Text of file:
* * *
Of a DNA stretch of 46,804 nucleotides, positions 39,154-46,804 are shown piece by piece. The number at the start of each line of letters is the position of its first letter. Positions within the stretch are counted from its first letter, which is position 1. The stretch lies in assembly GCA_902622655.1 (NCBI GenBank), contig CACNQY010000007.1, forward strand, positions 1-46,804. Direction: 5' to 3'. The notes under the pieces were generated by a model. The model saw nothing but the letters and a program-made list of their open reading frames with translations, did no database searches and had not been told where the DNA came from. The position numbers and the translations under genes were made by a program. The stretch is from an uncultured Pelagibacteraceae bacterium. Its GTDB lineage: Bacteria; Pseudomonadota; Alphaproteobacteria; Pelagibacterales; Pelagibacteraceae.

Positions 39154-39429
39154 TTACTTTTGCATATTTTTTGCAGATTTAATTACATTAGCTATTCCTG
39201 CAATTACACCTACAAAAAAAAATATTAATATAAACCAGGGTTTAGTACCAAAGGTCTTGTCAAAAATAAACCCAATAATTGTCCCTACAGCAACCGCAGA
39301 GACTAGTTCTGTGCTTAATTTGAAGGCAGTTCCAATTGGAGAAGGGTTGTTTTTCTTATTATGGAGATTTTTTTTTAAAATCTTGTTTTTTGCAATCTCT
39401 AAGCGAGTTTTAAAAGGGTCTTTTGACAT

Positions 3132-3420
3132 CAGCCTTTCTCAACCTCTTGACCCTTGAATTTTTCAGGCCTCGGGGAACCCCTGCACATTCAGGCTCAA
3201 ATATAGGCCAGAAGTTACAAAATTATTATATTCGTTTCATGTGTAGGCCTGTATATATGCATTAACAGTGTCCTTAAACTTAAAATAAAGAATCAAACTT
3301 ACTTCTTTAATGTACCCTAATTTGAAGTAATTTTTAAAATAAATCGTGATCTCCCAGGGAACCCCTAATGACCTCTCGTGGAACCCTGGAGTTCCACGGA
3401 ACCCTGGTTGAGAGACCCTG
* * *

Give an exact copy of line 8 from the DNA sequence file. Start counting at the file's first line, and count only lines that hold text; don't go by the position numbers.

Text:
3132 CAGCCTTTCTCAACCTCTTGACCCTTGAATTTTTCAGGCCTCGGGGAACCCCTGCACATTCAGGCTCAA